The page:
Be Bear Safe (rather than bear-ly safe)

As the world thaws in the spring, everything’s waking back up – trees, flowers, bees, your outdoor plans…and bears. And they wake up hungry. As bears search for food after a long hibernation, it’s important for us to be bear-safe with our food and accidental encounters.

Know your bears

The two species of bears you’ll find in North America are black bears and grizzly/brown bears. But don’t be fooled by the names – you shouldn’t use the color of their fur alone to distinguish which kind of bear it is. Both species can range in color: from blonde and cinnamon to darker shades of brown and black. The color of their coat can change depending on the environment and genetic mutations. You can generally learn to tell the difference between the two species by:

  • Anatomical differences in their snout, ears, shoulders, paws, and general size are the clearest giveaway.
  • Geographic region could be a clue for the bear species you might encounter, although the populations have been migrating and crossing over due to environmental changes.

All of these differences are detailed in the GOES app, including how to look for signs of bears.


Bears have a strong sense of smell and will follow their nose. If you’re camping in bear country, use airtight containers to store anything with a scent, such as:

  • Food
  • Wrappers and trash
  • Clothes you cooked in
  • Hygiene products (lotions, toothpaste, chapstick, etc.)

Tuck the scented bundle away and sleep at least 100 yards from it and from your cooking area. There are several methods to keep food safe from inquisitive bears: 

  • A specialized bear canister will protect the food if a bear comes sniffing.
  • A bear bag is lighter and easier to pack, but should be hung at least 15 feet off the ground and 10 feet away from the tree trunk.

Note: There are high-traffic areas where bears have gotten comfortable and wise around humans. For example, the bears in Yosemite have been known to break into cars to get to food. Because of this, the park has regulations around storing food in designated bear lockers. Before you arrive at your next destination, check with the local recommendations and policies.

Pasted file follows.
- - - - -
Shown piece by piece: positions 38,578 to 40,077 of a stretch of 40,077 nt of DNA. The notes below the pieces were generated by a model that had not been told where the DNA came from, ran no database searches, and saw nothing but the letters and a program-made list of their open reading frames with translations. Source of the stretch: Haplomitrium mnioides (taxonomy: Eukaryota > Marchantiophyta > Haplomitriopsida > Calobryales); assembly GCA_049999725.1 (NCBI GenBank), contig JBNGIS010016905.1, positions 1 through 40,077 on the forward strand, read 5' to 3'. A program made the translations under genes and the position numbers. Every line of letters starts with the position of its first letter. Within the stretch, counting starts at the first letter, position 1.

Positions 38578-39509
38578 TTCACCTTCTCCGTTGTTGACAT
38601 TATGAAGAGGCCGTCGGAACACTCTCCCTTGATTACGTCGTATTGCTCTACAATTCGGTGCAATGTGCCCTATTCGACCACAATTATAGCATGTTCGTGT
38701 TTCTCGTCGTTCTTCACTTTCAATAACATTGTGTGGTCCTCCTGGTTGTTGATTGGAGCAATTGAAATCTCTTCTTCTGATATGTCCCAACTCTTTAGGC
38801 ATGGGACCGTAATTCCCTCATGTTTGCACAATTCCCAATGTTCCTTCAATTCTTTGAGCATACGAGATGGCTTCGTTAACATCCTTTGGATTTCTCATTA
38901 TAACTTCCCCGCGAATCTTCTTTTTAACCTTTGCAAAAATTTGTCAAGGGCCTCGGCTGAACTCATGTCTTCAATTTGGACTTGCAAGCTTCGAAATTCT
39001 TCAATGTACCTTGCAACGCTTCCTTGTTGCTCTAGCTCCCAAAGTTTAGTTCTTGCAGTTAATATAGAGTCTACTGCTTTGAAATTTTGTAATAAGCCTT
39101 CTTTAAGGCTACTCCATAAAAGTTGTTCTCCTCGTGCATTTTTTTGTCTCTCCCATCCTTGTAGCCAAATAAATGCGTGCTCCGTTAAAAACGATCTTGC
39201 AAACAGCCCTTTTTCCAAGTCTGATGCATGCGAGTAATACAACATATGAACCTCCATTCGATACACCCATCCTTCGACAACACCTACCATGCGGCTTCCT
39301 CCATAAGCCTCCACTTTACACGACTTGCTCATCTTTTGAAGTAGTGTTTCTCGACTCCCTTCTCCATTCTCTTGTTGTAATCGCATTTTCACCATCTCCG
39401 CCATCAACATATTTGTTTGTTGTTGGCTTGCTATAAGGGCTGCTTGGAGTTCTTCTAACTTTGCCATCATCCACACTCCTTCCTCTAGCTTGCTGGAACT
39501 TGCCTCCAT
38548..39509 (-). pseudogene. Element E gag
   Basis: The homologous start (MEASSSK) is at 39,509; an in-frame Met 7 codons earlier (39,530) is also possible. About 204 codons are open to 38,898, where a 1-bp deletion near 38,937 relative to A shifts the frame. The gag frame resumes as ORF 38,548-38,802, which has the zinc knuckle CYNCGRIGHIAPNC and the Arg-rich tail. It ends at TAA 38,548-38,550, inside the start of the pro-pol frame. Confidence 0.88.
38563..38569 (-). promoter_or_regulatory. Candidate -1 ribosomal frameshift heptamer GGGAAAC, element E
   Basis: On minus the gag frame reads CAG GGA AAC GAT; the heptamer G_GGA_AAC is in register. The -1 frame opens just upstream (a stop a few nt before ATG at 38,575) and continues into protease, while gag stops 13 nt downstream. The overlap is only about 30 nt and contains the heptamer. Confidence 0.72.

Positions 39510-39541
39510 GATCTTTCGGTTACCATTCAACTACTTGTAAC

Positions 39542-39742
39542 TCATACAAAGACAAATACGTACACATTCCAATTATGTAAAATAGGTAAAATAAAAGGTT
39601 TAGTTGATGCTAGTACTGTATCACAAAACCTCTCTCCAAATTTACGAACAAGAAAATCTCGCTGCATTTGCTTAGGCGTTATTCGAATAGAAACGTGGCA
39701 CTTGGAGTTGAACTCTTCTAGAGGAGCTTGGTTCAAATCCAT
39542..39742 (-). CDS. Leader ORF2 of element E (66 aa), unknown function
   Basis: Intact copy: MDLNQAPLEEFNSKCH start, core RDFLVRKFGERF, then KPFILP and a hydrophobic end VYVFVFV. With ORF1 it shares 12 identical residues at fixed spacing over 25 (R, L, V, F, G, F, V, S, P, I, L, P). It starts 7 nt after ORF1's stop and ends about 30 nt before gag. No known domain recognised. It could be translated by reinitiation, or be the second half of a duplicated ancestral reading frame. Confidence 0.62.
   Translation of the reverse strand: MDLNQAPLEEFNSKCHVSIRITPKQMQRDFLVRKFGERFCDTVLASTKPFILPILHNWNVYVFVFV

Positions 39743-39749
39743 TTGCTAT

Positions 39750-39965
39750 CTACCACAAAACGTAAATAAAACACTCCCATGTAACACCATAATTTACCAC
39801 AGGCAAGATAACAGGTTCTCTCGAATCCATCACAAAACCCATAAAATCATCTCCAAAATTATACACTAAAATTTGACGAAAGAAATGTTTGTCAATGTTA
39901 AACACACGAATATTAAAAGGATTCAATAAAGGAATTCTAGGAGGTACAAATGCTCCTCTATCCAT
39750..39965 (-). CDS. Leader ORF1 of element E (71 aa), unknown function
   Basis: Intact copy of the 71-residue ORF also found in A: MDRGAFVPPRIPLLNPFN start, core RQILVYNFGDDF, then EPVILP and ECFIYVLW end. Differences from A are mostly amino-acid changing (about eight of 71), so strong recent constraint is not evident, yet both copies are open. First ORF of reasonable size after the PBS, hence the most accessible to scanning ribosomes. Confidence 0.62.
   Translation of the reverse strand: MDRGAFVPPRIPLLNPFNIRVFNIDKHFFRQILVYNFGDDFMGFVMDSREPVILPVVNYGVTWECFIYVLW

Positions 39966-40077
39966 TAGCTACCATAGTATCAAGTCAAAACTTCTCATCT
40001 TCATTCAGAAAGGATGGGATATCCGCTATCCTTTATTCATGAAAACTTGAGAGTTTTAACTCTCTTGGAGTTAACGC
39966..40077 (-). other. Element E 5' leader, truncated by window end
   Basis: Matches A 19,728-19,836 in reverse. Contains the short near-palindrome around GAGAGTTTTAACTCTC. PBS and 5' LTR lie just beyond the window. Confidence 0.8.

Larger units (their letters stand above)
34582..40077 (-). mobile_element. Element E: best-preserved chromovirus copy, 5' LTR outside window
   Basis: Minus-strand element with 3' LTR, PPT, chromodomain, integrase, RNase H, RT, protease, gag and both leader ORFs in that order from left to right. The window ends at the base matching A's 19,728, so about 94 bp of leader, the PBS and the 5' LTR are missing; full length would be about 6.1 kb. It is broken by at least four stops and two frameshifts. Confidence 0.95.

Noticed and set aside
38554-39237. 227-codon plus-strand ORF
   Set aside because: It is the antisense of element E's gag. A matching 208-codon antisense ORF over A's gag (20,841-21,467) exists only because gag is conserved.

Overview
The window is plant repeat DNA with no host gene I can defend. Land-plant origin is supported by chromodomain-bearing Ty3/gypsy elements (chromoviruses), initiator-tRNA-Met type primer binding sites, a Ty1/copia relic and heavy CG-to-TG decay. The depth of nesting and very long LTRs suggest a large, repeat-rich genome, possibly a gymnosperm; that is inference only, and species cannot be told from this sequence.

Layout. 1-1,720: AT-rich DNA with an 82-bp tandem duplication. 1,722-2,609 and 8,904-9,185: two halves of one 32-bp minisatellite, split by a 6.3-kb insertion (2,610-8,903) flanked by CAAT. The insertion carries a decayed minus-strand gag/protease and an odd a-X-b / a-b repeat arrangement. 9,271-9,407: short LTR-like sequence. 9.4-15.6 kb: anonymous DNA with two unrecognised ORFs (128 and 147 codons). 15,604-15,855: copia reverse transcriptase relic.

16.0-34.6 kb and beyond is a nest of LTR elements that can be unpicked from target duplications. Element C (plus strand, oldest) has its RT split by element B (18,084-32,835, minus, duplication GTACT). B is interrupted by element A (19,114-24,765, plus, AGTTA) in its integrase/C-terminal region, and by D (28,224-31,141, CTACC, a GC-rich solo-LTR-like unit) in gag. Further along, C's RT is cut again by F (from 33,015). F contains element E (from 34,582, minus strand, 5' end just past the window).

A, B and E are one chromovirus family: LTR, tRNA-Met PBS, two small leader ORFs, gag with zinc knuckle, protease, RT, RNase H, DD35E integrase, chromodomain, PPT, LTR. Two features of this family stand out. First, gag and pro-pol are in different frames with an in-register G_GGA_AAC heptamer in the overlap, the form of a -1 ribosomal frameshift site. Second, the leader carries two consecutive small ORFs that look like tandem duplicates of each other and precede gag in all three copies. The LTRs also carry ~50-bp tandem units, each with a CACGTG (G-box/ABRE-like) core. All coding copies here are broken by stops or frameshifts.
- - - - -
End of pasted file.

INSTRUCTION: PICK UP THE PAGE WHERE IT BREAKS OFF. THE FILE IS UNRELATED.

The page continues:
If you encounter a bear

Remember that bears are wild and strong creatures. If you see one, it’s best to stay calm, walk away slowly, avoid eye contact, and do not yell. 

If a bear walks towards you, do the following:

  • Pick up small children immediately.
  • Avoid eye contact.
  • Put your arms up slowly to appear bigger, wave your arms, and tell the bear to back off in a firm voice. 
  • Back away slowly and sideways (to minimize the chance of tripping), do not turn your back on the bear. If the bear follows, stop and hold your ground. 
  • Avoid appearing like prey. That includes making loud noises or screams, running away, or climbing a tree. All of these behaviors will appear prey-like to the bear and trigger an attack response. Bears are like dogs in that they will chase a fleeing person. And remember, bears can run uphill and downhill, swim, and climb faster than humans. 


Bear spray

Bear spray is a concentrated pepper spray that inflames the eyes and breathing system of a bear. If used correctly, it can deter an aggressive bear. Research suggests it is 90-92% effective against black and grizzly bears, and 98% of users had no injuries in a bear encounter. 

In case of attack, you can spray at a charging bear 20-30 feet away. Carefully read the instructions on bear spray and keep it within reach when traveling (and sleeping) in bear country. 

Bear repellent is very irritating to the eyes, nose, mouth, and lungs.  Avoid touching your face or breathing it in after being exposed. This is NOT like bug spray. Do not apply it as a preventive measure. 

Adventure safer

You never know what you’ll run into in the wild. But even if you’re off-the-grid, deep in bear country, GOES will go with you to give you confidence and peace of mind for all your adventures, big and small. For more best bear practices in the backcountry, download the GOES Health app. 

As bears search for food after a long hibernation, it's important for us to be bear-safe with our food and accidental encounters.
Share the Post:

Related Posts